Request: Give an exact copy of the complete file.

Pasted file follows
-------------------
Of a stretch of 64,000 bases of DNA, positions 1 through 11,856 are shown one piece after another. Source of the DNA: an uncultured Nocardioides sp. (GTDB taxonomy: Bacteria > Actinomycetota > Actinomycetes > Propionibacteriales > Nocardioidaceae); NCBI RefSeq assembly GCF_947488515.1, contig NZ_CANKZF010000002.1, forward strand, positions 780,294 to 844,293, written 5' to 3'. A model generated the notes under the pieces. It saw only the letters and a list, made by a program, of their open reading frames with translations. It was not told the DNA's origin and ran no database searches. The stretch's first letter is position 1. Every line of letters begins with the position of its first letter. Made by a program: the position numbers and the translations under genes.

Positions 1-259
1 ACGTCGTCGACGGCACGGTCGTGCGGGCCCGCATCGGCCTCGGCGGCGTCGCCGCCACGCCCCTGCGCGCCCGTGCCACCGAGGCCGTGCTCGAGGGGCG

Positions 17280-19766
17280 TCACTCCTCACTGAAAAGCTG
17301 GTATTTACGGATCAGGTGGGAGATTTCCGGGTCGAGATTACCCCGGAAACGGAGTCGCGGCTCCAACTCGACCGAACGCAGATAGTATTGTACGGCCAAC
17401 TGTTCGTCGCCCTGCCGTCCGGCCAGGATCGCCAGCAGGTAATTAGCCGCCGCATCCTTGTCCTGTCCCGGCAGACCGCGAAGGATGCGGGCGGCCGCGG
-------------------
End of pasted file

Of a stretch of 64,000 bases of DNA, positions 1 through 11,856 are shown one piece after another. Source of the DNA: an uncultured Nocardioides sp. (GTDB taxonomy: Bacteria > Actinomycetota > Actinomycetes > Propionibacteriales > Nocardioidaceae); NCBI RefSeq assembly GCF_947488515.1, contig NZ_CANKZF010000002.1, forward strand, positions 780,294 to 844,293, written 5' to 3'. A model generated the notes under the pieces. It saw only the letters and a list, made by a program, of their open reading frames with translations. It was not told the DNA's origin and ran no database searches. The stretch's first letter is position 1. Every line of letters begins with the position of its first letter. Made by a program: the position numbers and the translations under genes.

Positions 1-259
1 ACGTCGTCGACGGCACGGTCGTGCGGGCCCGCATCGGCCTCGGCGGCGTCGCCGCCACGCCCCTGCGCGCCCGTGCCACCGAGGCCGTGCTCGAGGGGCG

Positions 17280-19766
17280 TCACTCCTCACTGAAAAGCTG
17301 GTATTTACGGATCAGGTGGGAGATTTCCGGGTCGAGATTACCCCGGAAACGGAGTCGCGGCTCCAACTCGACCGAACGCAGATAGTATTGTACGGCCAAC
17401 TGTTCGTCGCCCTGCCGTCCGGCCAGGATCGCCAGCAGGTAATTAGCCGCCGCATCCTTGTCCTGTCCCGGCAGACCGCGAAGGATGCGGGCGGCCGCGG